3. Once a new African bee colony finds a suitable cavity in a structure, it relocates as a group in minutes.
As the African bee swarm arrives, all 8,000 to 12,000 bees immediately begin urinating their individual pheromone scent on the exterior surfaces of that structural cavity. Often, they will ball up briefly on the outside of the entrance to the structural cavity. This is because not all of the enormous amount of bees can “scramble” in through the entrance at one time. After the necessary time for the bees to enter the cavity, it literally appears to a lay person, that the colony has “disappeared” or “left” or “moved on”, however, by then the entire group of African bees has already done significant damage to that structure by “marking it” with special bee pheromone substance, called the Nasanov bee pheromone, so the individual honey bees are able to find their home when returning from a bee foraging flight which will often be at least 3 miles away.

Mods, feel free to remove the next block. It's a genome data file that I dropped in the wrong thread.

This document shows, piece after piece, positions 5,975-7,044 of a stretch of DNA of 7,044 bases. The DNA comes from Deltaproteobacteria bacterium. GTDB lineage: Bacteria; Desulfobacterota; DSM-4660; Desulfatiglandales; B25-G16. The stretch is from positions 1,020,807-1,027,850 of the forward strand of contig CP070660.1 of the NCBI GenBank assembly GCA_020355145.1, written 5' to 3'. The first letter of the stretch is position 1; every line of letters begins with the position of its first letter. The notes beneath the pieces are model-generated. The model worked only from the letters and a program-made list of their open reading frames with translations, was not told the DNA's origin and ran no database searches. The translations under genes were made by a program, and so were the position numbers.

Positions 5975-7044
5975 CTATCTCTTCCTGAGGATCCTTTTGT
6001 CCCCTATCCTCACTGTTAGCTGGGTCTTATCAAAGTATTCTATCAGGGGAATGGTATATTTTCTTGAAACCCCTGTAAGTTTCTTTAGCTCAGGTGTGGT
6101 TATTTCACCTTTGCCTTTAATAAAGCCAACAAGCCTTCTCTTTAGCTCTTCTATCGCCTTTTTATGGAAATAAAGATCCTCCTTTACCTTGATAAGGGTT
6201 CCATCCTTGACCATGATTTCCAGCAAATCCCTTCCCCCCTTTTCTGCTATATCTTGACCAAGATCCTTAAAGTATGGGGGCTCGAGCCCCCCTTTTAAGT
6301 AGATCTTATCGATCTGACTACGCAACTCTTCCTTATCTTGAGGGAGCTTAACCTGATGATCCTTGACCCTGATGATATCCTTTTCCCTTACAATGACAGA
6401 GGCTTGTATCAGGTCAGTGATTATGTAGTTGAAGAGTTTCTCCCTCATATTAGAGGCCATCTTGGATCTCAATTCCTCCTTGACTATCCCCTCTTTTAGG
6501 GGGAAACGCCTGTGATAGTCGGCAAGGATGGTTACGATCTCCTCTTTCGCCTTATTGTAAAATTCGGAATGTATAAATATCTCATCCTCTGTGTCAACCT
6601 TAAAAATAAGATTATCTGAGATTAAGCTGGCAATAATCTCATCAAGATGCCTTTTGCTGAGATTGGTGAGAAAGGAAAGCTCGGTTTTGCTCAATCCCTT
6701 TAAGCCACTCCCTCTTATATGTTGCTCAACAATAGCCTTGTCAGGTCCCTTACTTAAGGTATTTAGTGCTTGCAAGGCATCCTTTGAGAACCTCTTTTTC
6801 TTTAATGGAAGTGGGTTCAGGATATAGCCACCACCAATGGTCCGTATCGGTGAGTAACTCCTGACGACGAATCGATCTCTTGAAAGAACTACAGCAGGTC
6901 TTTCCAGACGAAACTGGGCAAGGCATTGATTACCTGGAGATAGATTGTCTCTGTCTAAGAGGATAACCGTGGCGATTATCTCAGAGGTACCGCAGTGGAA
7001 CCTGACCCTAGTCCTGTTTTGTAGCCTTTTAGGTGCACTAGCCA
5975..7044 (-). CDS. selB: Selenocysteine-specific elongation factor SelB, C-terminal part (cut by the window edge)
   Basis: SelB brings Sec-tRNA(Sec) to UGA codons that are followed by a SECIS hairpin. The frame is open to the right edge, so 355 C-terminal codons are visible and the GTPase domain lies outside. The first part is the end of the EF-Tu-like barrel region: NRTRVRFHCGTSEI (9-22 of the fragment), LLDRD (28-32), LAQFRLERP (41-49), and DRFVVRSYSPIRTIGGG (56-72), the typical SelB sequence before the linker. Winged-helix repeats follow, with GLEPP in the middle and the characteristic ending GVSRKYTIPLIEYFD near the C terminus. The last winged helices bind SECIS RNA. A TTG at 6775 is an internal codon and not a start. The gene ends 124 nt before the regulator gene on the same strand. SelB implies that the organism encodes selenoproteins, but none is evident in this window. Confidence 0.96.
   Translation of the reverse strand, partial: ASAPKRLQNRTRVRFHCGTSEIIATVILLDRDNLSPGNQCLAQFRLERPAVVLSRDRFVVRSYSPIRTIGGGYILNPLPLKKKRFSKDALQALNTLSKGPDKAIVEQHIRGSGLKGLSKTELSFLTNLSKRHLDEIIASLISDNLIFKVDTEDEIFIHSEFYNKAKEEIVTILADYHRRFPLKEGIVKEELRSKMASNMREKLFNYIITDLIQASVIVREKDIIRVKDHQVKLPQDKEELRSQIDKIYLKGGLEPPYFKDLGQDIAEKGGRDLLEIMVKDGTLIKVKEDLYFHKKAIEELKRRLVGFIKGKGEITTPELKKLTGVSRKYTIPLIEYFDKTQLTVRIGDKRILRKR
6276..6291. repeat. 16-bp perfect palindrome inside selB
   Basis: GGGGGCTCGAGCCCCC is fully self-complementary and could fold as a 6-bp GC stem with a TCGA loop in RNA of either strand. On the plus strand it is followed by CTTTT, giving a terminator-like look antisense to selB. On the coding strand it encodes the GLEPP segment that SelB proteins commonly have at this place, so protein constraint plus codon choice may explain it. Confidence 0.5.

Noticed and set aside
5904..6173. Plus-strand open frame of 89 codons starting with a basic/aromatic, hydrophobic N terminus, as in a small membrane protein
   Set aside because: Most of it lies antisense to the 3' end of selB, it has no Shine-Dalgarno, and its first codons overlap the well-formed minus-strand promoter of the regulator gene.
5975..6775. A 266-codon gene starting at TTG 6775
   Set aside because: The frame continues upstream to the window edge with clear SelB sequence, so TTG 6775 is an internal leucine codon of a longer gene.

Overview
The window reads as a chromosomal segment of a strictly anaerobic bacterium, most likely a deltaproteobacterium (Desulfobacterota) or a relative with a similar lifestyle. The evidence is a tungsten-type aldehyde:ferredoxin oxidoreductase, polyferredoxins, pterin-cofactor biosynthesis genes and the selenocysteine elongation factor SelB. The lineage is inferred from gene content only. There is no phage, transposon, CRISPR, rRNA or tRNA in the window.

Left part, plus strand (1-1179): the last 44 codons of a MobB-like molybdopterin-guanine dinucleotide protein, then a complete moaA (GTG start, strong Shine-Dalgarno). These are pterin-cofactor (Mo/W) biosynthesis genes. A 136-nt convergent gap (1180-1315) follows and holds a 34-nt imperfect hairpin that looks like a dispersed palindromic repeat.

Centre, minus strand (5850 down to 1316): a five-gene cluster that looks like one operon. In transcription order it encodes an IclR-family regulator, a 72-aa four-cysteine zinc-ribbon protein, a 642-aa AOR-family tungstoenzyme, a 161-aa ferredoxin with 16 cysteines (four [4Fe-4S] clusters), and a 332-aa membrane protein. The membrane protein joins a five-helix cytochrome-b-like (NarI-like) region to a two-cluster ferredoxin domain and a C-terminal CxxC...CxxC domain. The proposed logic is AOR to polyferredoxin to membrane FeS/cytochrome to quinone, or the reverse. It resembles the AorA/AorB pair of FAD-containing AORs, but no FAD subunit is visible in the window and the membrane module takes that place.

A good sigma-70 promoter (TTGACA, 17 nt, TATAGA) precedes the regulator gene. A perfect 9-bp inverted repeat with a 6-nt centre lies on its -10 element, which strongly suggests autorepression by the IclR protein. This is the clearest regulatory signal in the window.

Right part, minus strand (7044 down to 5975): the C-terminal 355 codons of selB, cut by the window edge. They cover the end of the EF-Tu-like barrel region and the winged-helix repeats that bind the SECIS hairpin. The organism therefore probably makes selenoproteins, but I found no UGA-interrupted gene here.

4. These African bees damage the structure by urinating pheromone scent on the surfaces outside and inside the structural cavity.
Immediately upon arriving in the selected cavity, the African worker bees begin to explore the cavity and continue to heavily apply and smear pheromone marking scent to the interior structures of the cavity. If the cavity is large, like in the roof of a building, some of the exploring bees may get too far from the colony entrance, find the first visible light source and mistakenly enter the interior of the building.